ROBERTS: All right, well good job last night, Wolf. We're looking ahead to tomorrow nigh as well. Candy Crowley, thanks very much. Roland Martin, always good to see you.
MARTIN: Thanks, John.
ROBERTS: And don't forget, CNN remains the place for politics. Even tonight, Hillary Clinton, Barack Obama, John Edwards talk about faith and their politics, 7:00 p.m. eastern tonight hosted by Soledad O'Brien and Paula Zahn. And it's worth another plug. Don't forget tomorrow night is the Republicans' turn. Wolf Blitzer moderates their debate beginning at 7:00 p.m. eastern.
CHETRY: All right, we won't miss that for sure. Angry protests in Venezuela topping our quick hits now. Thousands again hitting the streets to send a message to President Hugo Chavez and his decision to pull the plug on an opposition television station. Protesters are saying that Chavez is trying to muzzle his critics. And there's also some new video of Castro making the rounds on Cuban state television. Castro was seen meeting with the Vietnamese Communist Party chief in tape that was released Sunday. He has not been seen in public since last July when the Cuban dictator announced he was having intestinal surgery.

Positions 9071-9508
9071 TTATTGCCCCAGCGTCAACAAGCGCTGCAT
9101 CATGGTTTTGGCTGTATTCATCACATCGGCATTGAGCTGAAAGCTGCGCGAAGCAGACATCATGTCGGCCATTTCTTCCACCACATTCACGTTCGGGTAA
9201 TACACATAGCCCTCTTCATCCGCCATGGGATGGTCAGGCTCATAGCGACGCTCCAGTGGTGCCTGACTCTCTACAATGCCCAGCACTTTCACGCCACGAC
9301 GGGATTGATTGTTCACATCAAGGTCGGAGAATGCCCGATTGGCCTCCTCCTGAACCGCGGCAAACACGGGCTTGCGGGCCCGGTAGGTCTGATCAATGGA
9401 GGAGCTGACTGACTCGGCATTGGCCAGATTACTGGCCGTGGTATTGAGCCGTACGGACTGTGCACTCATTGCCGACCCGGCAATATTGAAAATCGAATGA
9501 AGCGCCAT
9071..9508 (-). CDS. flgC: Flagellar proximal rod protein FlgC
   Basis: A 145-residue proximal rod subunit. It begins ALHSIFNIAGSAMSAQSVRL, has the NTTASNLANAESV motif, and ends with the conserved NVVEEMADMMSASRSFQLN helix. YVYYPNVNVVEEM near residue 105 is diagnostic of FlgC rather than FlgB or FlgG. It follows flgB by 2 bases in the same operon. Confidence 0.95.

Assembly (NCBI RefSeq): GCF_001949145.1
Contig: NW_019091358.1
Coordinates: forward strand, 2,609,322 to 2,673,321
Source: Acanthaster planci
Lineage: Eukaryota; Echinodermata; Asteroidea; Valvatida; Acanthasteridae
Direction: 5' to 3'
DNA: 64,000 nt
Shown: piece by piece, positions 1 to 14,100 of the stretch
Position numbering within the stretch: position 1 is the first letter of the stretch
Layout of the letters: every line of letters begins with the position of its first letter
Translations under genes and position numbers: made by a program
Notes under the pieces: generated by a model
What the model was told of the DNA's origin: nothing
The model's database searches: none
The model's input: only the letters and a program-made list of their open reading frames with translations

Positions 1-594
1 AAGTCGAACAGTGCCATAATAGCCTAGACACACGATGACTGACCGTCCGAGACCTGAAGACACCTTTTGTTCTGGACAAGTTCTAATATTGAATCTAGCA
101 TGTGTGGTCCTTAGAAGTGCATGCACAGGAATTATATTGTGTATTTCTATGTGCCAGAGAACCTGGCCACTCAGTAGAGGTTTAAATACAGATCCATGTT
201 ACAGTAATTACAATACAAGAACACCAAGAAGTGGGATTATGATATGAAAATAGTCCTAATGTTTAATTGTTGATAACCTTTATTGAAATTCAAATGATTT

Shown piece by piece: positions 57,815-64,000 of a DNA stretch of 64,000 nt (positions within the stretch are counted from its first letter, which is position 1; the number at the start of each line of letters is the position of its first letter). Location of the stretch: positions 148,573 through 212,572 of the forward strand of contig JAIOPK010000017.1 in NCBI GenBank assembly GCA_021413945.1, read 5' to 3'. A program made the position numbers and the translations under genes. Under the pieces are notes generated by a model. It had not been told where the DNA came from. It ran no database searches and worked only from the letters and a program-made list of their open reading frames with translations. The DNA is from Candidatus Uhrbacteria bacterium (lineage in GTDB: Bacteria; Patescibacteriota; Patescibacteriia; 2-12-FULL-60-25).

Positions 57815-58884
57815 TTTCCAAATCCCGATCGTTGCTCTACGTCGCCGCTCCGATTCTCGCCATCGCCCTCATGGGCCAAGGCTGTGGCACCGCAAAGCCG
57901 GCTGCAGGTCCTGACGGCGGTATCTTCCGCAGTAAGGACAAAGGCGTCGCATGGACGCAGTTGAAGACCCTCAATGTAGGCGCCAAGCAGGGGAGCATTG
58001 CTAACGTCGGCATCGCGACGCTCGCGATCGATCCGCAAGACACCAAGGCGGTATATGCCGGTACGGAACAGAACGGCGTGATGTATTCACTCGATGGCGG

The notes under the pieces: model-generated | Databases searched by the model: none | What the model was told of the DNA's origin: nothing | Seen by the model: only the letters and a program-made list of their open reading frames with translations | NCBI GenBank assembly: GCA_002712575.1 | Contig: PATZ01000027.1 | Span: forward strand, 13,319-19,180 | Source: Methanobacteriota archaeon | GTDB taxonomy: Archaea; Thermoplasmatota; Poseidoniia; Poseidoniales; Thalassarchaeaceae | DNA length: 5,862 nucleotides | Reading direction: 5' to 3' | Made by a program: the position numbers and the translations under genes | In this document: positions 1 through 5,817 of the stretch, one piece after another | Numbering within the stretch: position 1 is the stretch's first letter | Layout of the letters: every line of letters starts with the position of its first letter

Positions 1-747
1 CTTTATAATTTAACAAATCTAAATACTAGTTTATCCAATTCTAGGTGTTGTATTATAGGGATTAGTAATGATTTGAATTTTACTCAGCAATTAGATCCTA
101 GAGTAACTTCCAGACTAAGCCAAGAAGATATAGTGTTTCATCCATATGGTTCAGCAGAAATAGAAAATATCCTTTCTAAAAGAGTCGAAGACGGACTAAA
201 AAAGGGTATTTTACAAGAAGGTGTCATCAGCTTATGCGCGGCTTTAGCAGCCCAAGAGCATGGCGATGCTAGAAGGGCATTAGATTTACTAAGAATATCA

Still ahead it's the price of life in paradise and for some, it's proving to be too costly. Insurance companies now putting new demands on homes that are in high-risk areas. Homeowners left out in the cold. We're going to explain more coming up on AMERICAN MORNING.
CHETRY: Welcome back. They live in one of the most beautiful areas of the country but also one of the most dangerous when it comes to fires. Well now some southern California residents are finding that insurance companies are considering them too hot to handle. Chris Lawrence is live now in San Diego to show us how wildfire insurance is getting tougher and much more expensive to get. Hi, Chris.